Tech bashing is in season and Facebook seems to be the poster boy of all that is wrong. From data privacy to company culture to its infamous “PR initiatives”, Facebook seems to be in the news every other day for the wrong reasons. From being touted as a contender for the next trillion-dollar company, Facebook has dropped a couple of hundred billion dollars in Market Cap.
Chris Hughes, the co-founder of Facebook, wrote a powerful opinion piece in the New York Times on why we should break Facebook up. Similarly, Senator Elizabeth Warren is hell-bent on breaking up Facebook, Google and Amazon. Why? Because the tech trio has “too much power”.
Is this hyperbole for the upcoming election season or an evolution of the political mindset against Silicon Valley’s clout in shaping America’s perception? Whatever the driver, the answer is not breaking up big tech in my humble opinion.
The Messy Break Up:
The tech companies are not your Standard Oil where you can just decree breaking up the company into baby Facebook and all would be good with the tech world. Nor is this a case of Bell Systems, which had a pure monopoly on telephone services in the United States.
Facebook has genuine competition from the likes of Google for advertising and Twitter, Snapchat for social media and YouTube for video. Chinese players like Bytedance’s TikTok app is constantly nipping at its heels as they make inroads in the millennial population and in India, one of Facebook’s largest markets.
Even more important to understand is that consumer tech is based on the network effect. More the users on a platform, the more dominant it will become. It is logical since you would like to be on the platform where you already have all your friends. This winner takes all framework is common for tech. Breaking up Facebook would simply result in one of the progenies becoming the next behemoth as network effects kick in.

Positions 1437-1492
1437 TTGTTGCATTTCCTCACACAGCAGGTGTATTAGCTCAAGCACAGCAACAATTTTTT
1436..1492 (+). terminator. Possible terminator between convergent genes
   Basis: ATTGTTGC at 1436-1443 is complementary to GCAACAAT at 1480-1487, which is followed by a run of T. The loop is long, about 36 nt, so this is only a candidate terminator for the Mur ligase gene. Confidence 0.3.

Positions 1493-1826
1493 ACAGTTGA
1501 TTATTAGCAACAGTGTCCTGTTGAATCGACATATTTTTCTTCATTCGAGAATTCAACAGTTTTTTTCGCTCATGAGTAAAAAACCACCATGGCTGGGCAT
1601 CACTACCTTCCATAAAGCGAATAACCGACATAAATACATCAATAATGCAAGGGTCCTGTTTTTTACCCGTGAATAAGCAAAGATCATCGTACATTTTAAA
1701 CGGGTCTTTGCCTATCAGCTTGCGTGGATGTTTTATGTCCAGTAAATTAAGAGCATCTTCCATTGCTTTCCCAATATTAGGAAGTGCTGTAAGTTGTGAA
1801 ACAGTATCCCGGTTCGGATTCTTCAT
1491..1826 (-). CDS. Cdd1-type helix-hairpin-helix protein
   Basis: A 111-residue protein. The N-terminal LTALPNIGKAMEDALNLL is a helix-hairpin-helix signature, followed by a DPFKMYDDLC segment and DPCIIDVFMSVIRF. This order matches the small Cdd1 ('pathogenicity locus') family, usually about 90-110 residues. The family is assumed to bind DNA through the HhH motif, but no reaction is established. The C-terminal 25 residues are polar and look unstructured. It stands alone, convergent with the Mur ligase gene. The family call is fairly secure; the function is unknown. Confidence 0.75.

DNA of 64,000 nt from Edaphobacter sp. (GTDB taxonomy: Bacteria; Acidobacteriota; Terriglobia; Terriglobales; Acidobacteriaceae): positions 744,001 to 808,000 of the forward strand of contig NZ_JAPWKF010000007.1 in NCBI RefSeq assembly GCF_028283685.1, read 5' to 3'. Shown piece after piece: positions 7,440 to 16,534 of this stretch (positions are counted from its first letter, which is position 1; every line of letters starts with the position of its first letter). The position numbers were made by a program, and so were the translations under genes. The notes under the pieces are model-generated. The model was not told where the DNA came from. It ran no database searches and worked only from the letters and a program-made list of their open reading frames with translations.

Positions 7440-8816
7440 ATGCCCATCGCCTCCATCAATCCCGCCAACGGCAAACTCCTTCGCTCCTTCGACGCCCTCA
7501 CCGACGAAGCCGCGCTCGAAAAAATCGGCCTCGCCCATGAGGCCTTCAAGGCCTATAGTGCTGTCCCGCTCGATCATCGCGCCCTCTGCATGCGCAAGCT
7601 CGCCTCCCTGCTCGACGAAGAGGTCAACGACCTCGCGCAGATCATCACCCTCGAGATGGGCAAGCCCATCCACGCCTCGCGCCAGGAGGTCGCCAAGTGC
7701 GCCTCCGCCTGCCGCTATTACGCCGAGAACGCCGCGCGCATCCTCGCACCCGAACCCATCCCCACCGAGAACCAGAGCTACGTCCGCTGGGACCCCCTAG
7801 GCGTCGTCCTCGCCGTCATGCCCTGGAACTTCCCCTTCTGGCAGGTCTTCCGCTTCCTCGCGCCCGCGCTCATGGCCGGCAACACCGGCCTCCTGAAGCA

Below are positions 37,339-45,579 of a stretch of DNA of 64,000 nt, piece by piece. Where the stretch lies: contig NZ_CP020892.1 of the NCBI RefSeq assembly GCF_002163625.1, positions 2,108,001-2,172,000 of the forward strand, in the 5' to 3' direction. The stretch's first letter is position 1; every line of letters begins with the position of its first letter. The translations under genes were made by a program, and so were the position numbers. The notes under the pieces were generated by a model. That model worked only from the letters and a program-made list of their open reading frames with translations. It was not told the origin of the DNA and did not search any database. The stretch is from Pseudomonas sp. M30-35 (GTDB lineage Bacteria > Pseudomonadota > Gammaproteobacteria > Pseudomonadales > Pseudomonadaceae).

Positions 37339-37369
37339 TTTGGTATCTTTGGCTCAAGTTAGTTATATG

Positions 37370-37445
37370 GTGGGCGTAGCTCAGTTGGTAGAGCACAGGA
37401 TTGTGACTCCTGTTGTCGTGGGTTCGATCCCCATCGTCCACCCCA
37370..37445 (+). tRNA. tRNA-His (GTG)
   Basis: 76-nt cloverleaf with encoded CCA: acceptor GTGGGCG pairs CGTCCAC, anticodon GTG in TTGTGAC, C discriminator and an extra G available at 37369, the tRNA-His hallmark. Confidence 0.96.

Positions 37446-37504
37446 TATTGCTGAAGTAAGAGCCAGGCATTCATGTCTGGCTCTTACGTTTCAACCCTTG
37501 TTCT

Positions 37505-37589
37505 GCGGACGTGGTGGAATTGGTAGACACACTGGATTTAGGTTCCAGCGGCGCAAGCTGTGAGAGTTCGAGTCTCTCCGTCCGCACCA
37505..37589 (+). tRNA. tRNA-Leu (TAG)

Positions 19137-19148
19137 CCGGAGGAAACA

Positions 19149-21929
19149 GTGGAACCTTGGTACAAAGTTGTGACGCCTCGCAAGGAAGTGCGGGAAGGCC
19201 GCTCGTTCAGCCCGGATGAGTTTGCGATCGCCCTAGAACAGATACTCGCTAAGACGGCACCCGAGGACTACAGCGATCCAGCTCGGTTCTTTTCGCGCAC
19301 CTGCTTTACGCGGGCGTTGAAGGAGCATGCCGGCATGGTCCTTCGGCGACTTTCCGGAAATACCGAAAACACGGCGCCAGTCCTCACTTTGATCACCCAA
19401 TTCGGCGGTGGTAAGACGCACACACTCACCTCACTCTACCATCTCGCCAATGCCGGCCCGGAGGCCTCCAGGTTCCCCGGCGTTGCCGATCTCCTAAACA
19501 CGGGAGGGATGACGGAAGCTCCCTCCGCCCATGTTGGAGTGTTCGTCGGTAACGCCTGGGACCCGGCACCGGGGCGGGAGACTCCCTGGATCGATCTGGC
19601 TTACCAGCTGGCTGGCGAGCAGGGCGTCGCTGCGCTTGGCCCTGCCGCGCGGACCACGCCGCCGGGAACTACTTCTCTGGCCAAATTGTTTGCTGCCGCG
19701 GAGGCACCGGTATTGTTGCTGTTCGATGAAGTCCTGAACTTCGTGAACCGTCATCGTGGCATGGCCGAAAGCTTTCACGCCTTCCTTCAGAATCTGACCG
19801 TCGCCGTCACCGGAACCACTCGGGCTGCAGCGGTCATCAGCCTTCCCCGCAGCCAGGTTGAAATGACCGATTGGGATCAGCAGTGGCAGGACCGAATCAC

The Way Forward:
The misuse of power on Facebook is real. No doubts about it. But the way forward is not illogically breaking up a company. That will be giving in to populist propaganda that neither serves the Facebook user or the economy. The laws need to grow up to new age business models and evaluate what checks and balances need to be created for tech giants. The solution lies in updating our legislation and giving real power to the regulator.
The data laws need to be stricter, boards must be held accountable, buying pure competitors must be harder and these companies should learn to carry the burden of responsibility when they house data of billions of users and have the power to shape opinions of entire nations. We have seen chickens coming home to roost for Travis at Uber. And if Mark Zuckerberg doesn’t change direction, he will meet the same fate at the hands of an unforgiving market. I am sure that stock markets will not be able to digest billion dollar fines perennially (whatever voting power Mark might have).
I am not a fan of Facebook. But let us not make it a victim of its own success. Politicians, society and Facebook should work together to find a common path that is beneficial for all stakeholders. That will be a true victory for 2.4 billion Facebook users.